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NCODA Spring Forum 2018

Rep. Doug Collins: Providing Healthcare vs Health Insurance

Georgia is struggling with people who are able to get health insurance, but not access care; unfortunately, little is expected to get done in Washington, DC, with 2018 being an election year, according to Representative Doug Collins, R-Georgia.


Georgia is struggling with people who are able to get health insurance, but not access care; unfortunately, little is expected to get done in Washington, DC, with 2018 being an election year, according to Representative Doug Collins, R-Georgia.

Transcript

What changes do you foresee in how states will be administering Medicaid?

It was really the question of all last year. I think right now we’re sort of in a loggerhead in Congress: what do we do and how do we move forward? And I think when you look at it from the expansion perspective, you look at what traditional Medicaid is supposed to be about—that is the aged, blind, disabled, those kind of things—I think the discussion is, is this Medicaid expansion actually taking away from the ones who should actually be getting the help? So, I think those are the types of conversations we’ll continue to have, and we’ll see how that moves forward.

Right now, it’s going to be a little bit more difficult with an election year. There’s a lot of things going on, a lot of moving parts. Last year’s failure [to repeal the Affordable Care Act] though actually was a failure for the American people in healthcare. Because we have a system that is broken, and we have a system that is not working. And even for those who are able to get some of this, they’re not able to access healthcare. They have insurance maybe, but not healthcare.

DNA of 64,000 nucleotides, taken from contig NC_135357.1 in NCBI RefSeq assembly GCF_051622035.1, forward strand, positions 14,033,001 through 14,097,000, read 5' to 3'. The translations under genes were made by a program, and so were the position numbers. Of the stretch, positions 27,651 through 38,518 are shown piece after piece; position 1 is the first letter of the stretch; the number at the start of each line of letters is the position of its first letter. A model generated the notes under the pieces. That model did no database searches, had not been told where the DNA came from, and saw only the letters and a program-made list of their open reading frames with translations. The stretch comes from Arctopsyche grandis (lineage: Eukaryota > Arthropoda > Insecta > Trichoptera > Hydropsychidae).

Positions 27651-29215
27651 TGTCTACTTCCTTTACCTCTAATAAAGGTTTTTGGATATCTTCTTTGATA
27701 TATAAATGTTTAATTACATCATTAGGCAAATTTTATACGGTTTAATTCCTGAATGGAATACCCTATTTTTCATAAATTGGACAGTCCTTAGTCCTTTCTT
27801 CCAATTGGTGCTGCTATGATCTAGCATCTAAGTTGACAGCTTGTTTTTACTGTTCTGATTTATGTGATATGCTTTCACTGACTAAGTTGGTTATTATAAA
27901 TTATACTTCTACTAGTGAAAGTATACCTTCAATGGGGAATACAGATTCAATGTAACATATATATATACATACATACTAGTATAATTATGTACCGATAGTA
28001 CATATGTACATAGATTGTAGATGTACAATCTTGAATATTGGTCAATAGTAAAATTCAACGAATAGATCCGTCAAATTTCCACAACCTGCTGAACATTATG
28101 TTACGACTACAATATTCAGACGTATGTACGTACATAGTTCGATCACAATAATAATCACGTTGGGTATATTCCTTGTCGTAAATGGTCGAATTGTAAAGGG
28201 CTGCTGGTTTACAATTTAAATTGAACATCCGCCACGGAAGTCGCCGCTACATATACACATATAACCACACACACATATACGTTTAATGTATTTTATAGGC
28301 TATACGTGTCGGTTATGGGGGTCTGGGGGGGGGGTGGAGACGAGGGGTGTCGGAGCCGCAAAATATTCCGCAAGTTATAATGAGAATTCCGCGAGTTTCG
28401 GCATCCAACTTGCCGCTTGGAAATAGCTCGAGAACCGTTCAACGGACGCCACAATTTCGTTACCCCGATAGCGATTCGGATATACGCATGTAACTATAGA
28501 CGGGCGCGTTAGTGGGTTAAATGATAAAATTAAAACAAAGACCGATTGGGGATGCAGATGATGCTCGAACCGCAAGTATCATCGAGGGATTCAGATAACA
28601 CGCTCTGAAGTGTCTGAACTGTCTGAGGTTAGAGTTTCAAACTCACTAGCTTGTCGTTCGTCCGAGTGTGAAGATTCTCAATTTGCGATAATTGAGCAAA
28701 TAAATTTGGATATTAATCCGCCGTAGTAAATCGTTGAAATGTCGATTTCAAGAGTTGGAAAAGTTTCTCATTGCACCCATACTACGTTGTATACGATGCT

How will recent policy changes from the Trump administration impact health insurance exchanges in Georgia?

We’re a federal exchange in Georgia. The problem I’ve seen with the federal exchange in Georgia is the lack of [payers]. We have, I think it’s now 5—4 depending on where you want to look—most of my state, 159 counties, most are only truly served by 1 healthcare [payer]. That one [payer] is really, with the costs, deductibles, co-pays, is keeping it out of the mainstream hands. And, also, we have a lot of facilities and providers just not taking that insurance.

At the end of the day, it’s sort of, unfortunately, a pipe dream. It’s like a mirage—they see the insurance and our families want to get it but at the same time they can’t access it, and at the end of the day it’s too much.

So, again, it goes back to that issue of, “Do we do health insurance? Or do we do healthcare?” I’m more for healthcare through a use of health insurance. And I think that’s just a different way to look at it.

 
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